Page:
Gary Vogel could not have known what was to come when he agreed to become the next chief executive of Eagle Bulk Shipping in the spring of 2015.
The bottom was about to drop out of the dry bulk market, which skidded to a 25-year low by February 2016.
By the time Vogel, 55, settled into the chief executive’s chair in the September, his plans to convert the Nasdaq-listed outfit to an “active owner-operator” model took a back seat to a different priority: survival.
After missing a loan amortisation payment in January 2016, Eagle Bulk entered negotiations with lenders and steadied the ship with a $105m recapitalisation in March of that year.
“That was the most urgent thing, and really not what I expected when I originally agreed to come to Eagle, but it was first and foremost,” Vogel told TradeWinds in a recent interview at the company’s office in Connecticut.
Fast-forward nearly six years and everything is different.
Eagle Bulk has acquired nine ships in the past six months, dry bulk rates are hitting decade-long highs and Vogel needs to negotiate questions about how he will allocate all the cash piling up on his balance sheet.
It is small wonder that employees call the company “the new Eagle” in conversations at the Stamford headquarters, where most employees returned to their desks on 3 May after a long Covid-19 exile.
The 2016 financial reorganisation may have been the turning point, but it is not as though everything then went to plan.
Each time it seemed the dry bulk market was about to gain traction, there was a calamity — what Vogel likes to call Black Swan-like events — Brazil's Vale dam collapse, China's swine flu outbreak, a trade war targeting US soybeans and finally the global Covid-19 pandemic.
Return to work
Through it all Vogel, an avid sailor, kept a steady hand on the tiller and skippered Eagle Bulk to its current perch.
It boasts a revamped fleet, a stronger balance sheet and a top rating for corporate governance at a time when environmental, social and governance issues are critical.
Like many of its peers, Eagle Bulk appears well positioned to now take advantage of a dry market that could have a way to run, given revived global economic demand and the lowest newbuilding orderbook on record.
“It is a much different company,” Vogel said. “One of these days we’re going to have to drop the moniker ‘the new Eagle’, as we call it internally. But it definitely feels very different and, given current market dynamics, we’re in a very different position.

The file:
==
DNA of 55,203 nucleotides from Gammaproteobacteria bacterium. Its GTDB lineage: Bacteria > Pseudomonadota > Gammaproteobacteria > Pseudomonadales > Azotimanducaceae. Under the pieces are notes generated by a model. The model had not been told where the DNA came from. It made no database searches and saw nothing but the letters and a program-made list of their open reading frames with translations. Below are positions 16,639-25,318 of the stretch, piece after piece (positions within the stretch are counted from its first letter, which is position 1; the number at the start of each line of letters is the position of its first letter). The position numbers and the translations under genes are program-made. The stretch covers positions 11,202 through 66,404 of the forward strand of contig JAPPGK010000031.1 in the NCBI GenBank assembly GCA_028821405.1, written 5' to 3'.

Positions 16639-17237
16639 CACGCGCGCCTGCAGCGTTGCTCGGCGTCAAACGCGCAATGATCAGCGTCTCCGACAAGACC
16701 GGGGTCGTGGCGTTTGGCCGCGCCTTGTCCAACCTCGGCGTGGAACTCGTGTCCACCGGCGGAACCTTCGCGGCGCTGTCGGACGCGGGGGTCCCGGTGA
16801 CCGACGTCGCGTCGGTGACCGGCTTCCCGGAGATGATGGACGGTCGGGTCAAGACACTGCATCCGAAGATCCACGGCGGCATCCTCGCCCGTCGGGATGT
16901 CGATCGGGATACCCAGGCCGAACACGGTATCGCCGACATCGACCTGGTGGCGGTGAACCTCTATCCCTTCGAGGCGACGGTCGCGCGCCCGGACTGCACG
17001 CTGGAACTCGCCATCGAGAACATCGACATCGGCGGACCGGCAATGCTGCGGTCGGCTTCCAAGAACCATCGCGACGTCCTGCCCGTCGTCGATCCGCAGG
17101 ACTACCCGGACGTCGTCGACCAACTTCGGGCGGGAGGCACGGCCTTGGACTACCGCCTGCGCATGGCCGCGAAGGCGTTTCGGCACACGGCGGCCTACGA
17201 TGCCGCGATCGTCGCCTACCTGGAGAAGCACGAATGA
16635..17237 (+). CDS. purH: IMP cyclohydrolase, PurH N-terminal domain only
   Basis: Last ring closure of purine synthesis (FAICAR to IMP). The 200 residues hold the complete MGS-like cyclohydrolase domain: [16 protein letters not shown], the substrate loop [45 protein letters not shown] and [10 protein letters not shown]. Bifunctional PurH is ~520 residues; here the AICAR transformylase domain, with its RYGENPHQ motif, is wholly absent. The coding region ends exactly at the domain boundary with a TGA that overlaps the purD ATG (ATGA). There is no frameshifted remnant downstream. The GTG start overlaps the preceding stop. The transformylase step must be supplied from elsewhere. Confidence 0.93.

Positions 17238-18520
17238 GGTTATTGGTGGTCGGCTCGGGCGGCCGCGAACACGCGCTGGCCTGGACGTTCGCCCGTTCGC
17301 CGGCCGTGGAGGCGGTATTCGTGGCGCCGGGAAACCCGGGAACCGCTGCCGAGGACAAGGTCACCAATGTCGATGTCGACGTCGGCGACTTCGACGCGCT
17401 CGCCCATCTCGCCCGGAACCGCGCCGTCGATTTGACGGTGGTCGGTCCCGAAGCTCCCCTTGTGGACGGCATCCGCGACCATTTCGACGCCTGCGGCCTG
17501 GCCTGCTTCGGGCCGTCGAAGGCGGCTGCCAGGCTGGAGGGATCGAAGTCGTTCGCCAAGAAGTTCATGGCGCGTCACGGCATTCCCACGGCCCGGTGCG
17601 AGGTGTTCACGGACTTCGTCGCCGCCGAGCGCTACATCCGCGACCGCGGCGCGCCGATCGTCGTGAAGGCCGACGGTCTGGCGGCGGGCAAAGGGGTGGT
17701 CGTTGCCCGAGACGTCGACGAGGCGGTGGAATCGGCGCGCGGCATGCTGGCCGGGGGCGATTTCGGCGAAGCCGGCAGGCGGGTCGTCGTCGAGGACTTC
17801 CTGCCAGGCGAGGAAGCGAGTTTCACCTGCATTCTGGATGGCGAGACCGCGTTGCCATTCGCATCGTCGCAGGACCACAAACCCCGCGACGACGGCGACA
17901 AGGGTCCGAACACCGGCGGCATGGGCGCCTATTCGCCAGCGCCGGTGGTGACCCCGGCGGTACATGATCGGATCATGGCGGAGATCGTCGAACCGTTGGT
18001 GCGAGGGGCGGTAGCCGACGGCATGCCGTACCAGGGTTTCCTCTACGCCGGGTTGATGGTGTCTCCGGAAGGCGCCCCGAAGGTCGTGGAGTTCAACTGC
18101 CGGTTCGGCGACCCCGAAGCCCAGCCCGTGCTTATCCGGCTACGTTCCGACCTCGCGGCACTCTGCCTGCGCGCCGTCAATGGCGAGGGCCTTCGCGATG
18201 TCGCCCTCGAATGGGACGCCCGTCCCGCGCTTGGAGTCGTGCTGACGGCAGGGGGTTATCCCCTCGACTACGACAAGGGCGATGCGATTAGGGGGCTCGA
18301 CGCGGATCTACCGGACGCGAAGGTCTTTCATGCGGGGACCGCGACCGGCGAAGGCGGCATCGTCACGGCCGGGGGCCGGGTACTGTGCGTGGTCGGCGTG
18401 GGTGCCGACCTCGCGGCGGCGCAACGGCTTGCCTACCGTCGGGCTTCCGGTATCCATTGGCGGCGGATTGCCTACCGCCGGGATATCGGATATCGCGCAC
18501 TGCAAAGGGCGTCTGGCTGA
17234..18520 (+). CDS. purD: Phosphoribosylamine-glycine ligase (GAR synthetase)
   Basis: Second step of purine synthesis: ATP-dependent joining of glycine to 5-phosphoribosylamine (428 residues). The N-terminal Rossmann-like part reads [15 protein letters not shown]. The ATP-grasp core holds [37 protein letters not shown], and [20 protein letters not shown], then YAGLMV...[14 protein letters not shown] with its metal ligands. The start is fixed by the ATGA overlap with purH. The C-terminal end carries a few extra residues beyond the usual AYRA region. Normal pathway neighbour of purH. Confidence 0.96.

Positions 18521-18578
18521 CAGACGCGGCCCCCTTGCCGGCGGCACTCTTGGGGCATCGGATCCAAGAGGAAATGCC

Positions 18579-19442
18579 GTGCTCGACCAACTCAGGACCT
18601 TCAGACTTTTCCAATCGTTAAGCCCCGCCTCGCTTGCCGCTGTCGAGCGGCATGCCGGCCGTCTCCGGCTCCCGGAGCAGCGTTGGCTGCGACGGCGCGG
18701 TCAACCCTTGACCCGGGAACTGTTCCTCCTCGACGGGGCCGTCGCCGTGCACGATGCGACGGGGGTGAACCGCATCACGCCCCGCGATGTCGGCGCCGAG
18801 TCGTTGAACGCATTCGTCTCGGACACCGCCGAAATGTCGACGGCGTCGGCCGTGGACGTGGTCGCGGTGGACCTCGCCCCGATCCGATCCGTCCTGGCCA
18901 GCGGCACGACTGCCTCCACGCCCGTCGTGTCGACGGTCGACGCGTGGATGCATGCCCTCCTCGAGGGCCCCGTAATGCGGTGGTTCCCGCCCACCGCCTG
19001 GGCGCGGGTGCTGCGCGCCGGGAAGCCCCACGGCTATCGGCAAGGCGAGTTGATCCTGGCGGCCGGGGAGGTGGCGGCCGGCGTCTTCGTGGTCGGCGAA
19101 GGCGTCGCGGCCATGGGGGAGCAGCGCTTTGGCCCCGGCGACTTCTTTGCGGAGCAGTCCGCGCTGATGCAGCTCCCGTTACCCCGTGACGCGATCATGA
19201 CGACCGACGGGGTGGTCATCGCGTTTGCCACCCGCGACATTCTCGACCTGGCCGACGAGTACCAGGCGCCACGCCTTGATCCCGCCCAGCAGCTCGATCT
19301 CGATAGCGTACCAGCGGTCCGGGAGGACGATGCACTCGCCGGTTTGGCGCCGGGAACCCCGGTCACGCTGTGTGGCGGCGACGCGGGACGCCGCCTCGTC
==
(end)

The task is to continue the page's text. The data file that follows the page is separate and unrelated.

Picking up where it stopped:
“You’ve heard me talk about all the Black Swan-like events that dry bulk has endured over the last few years, but I also felt during that time that the supply picture was getting better. As we sit here today against a robust demand landscape, supply really has never looked better in my 33-year career in dry bulk.”
Vogel has reshaped Eagle Bulk from an owner that largely chartered out its vessels to an “active operating” model that he brought with him after nearly 16 years with the privately held Clipper Group.
More than 80% of Eagle Bulk's roughly 90 shore-based employees have joined since Vogel started, including chief commercial officer Bo Westergaard, his long-time Clipper colleague.
After a year of trailing the Baltic Supramax Index as the transition unfolded, Eagle Bulk has now outperformed it in 15 of the past 17 quarters.
On Vogel’s arrival, the company had not acquired a ship since 2008 and had all supramaxes. Vogel prioritised the larger ultramax sector and has acquired 26 of them among 29 told additions in the last five years, all on the secondhand market.
On the financial side, Eagle Bulk raised $190m in private placements in the months after its reorganisation, and has since won funds for acquisitions through a Norwegian bond deal, convertible notes and an overnight equity raise backed by Golden Tree Asset Management, its second-largest holder.
More recently, in January and February it was able to use its own shares as currency for the first time in acquiring vessels from Scorpio Bulkers and Alterna Capital. The stock is up more than 200% on the year as it topped the $50 mark for the first time on 11 June.
The revamped fleet averages about nine years in age — roughly the same as when Vogel arrived.
“Unfortunately, I can’t say the same for myself,” Vogel said.